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Commissioner of Income-tax, Bombay Presidency and Aden and Others Vs. Bombay Trust Corporation, Ltd. - Court Judgment

LegalCrystal Citation
CourtPrivy Council
Decided On
Case NumberPrivy Council Appeals Nos. 85 of 1935 & 1 of 1936
Judge
AppellantCommissioner of Income-tax, Bombay Presidency and Aden and Others
RespondentBombay Trust Corporation, Ltd.
Advocates:A.M. Dunne and Thomas Strangman, for Appellants; Raymond W. Needham and Reginald P. Hills, for Respondents. Solicitors for Appellants, Solicitor, India Office; Solicitors for Respondents, Linklater and Paines.
Cases Referred

(1) Commissioner of Income-tax, Bombay v. Bombay Trust Corporation, Ltd., 1930 PC 54 =121 IC 532=57 IA 49=54 Bom 216 (PC).
(2) The Commissioner for Special purposes of the Income-Tax v. Pemsel, (1891) AC 531= 61 LJ QB 265=65 LT 21=55 JP 805.
(3) Tata Iron and Steel Co. v. Chief Revenue Authority, 1923 PC 148=74 IC 469=50 IA 212=47 Bom 724 (PC).
(4) Baron De Bode'a Case, (1838) 6 DR 776.
(5) Regina v. Lords Commissioners of the Treasury, (1872) 7 QB 387=41 LJ QB 178=12 Cox CC 277=26 LT 64=20 WR 336.
(6) Alcock Ashdown and Co., Ltd. v. Chief Revenue Authority, 1923 PC 138=75 IC 392=50 IA 227=47 Bom 742 (PC).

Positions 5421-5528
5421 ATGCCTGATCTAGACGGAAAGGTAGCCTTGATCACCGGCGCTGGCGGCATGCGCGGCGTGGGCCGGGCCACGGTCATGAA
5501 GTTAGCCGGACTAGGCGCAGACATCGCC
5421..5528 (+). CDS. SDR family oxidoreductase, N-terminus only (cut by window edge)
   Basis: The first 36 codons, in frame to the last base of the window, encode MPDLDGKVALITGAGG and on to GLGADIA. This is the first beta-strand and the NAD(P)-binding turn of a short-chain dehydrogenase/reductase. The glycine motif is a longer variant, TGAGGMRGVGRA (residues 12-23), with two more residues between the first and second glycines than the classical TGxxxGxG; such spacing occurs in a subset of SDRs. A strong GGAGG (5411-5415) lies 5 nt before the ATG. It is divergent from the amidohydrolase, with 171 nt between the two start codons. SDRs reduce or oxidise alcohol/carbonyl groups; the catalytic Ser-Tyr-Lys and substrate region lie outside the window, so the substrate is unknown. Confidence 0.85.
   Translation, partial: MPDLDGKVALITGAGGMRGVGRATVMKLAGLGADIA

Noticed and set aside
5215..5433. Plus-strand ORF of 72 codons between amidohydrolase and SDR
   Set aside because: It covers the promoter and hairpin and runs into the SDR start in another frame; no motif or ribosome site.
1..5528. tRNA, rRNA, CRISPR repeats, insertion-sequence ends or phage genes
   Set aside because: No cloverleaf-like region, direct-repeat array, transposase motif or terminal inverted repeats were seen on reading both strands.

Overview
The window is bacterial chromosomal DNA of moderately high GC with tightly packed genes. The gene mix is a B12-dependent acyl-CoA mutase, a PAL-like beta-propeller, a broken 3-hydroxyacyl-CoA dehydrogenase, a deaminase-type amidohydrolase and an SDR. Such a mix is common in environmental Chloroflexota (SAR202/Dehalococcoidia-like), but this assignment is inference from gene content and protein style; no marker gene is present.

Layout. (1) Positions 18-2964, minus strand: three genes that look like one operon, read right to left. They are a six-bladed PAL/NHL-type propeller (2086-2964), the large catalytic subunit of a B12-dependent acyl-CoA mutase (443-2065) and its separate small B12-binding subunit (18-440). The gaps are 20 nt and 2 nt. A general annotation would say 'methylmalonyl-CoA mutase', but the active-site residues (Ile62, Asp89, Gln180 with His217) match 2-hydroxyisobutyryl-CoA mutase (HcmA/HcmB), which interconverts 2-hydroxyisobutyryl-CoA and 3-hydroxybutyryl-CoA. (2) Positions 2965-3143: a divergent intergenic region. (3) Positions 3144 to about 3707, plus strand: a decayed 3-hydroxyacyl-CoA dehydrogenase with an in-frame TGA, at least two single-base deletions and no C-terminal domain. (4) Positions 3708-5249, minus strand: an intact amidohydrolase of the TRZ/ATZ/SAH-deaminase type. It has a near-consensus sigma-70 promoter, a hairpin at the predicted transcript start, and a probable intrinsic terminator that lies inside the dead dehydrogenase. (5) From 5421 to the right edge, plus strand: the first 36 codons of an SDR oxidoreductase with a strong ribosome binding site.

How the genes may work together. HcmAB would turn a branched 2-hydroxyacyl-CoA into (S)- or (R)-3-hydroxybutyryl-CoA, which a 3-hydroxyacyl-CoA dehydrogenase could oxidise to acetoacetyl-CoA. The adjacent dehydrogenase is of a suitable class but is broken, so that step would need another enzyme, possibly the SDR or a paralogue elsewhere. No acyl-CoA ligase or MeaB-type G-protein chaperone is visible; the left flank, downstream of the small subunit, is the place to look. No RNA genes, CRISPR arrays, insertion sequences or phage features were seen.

Excerpt:
income-tax act (11 of 1922) - section 42(1) and section 43; specific relief act (1 of 1877) - section 45(g) -sir george rankin: in this case two appeals from the high court at bombay have been consolidated. both appeals are brought by income-tax authorities and both arise out of proceedings to assess a company registered outside british india called the hong kong trust corporation, ltd. (herein referred to as the hong kong company) to income-tax in respect of the year of assessment 1928-29. the income-tax authorities have claimed to be entitled to assess the hong kong company in the name of the bombay trust corporation, ltd. (herein called the bombay company) as its agent under the provisions of s. 42 (1) and s. 43, income-tax act, 1922, that is, upon the footing that in the year 1927 profits and gains accrued or arose to the hong kong company through its business connexion with the bombay.....
Judgment:

SIR GEORGE RANKIN: